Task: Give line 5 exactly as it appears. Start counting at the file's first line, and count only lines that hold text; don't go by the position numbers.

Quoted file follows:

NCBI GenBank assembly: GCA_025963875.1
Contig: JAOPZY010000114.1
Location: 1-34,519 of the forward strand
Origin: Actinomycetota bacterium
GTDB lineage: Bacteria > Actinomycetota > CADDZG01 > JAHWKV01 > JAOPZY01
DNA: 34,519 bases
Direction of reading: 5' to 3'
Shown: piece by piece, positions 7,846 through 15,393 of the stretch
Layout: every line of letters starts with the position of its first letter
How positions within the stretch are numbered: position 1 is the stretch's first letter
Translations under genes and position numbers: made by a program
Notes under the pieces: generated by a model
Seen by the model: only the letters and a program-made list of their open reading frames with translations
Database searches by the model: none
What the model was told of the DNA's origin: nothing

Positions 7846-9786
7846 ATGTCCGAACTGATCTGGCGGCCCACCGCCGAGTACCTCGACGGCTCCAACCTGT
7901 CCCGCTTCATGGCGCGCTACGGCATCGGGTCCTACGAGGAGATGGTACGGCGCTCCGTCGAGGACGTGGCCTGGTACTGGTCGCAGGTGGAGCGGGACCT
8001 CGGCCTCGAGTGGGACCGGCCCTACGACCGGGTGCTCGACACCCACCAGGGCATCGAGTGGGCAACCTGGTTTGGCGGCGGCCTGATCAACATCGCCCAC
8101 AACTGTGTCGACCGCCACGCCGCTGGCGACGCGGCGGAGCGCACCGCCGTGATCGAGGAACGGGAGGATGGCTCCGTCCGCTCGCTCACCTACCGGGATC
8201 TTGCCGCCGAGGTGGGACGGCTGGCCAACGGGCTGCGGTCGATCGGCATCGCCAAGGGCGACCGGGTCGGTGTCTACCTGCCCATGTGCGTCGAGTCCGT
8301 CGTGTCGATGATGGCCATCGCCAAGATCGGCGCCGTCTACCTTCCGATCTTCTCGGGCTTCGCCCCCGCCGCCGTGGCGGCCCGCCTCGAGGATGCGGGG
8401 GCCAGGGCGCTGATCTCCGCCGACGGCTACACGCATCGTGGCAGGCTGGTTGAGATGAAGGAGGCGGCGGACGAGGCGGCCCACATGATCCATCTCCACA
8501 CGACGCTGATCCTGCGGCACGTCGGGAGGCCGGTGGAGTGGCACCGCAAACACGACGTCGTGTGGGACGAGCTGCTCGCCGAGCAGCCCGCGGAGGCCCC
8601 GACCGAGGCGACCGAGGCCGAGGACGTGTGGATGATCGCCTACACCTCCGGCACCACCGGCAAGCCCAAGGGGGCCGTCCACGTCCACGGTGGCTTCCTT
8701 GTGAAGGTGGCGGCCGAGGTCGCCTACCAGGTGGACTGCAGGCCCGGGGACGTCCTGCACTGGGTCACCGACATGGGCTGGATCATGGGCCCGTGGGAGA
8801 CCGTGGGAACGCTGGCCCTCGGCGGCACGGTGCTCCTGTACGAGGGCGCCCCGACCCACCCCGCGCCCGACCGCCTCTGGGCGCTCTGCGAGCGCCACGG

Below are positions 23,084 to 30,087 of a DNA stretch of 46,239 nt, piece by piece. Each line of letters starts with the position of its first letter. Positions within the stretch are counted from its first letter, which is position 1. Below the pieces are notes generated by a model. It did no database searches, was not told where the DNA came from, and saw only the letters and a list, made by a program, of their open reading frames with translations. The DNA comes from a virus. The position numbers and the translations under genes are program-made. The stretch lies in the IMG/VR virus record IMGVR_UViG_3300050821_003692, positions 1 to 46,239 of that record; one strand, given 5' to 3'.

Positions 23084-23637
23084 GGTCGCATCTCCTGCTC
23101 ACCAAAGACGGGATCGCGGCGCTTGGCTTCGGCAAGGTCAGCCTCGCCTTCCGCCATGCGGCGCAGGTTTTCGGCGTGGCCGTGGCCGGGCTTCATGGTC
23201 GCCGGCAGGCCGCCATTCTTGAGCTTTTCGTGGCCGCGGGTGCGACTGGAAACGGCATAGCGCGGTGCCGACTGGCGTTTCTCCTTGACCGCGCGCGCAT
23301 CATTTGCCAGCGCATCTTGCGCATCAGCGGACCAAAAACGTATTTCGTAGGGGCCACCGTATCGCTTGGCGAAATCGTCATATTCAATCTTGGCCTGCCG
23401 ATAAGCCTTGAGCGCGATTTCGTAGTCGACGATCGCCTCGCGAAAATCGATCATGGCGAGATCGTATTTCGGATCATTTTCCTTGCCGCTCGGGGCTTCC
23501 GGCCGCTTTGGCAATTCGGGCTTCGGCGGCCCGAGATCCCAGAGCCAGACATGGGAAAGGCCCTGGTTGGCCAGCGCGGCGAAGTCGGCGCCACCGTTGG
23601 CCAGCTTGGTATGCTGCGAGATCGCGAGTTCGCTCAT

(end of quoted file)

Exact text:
GTDB lineage: Bacteria > Actinomycetota > CADDZG01 > JAHWKV01 > JAOPZY01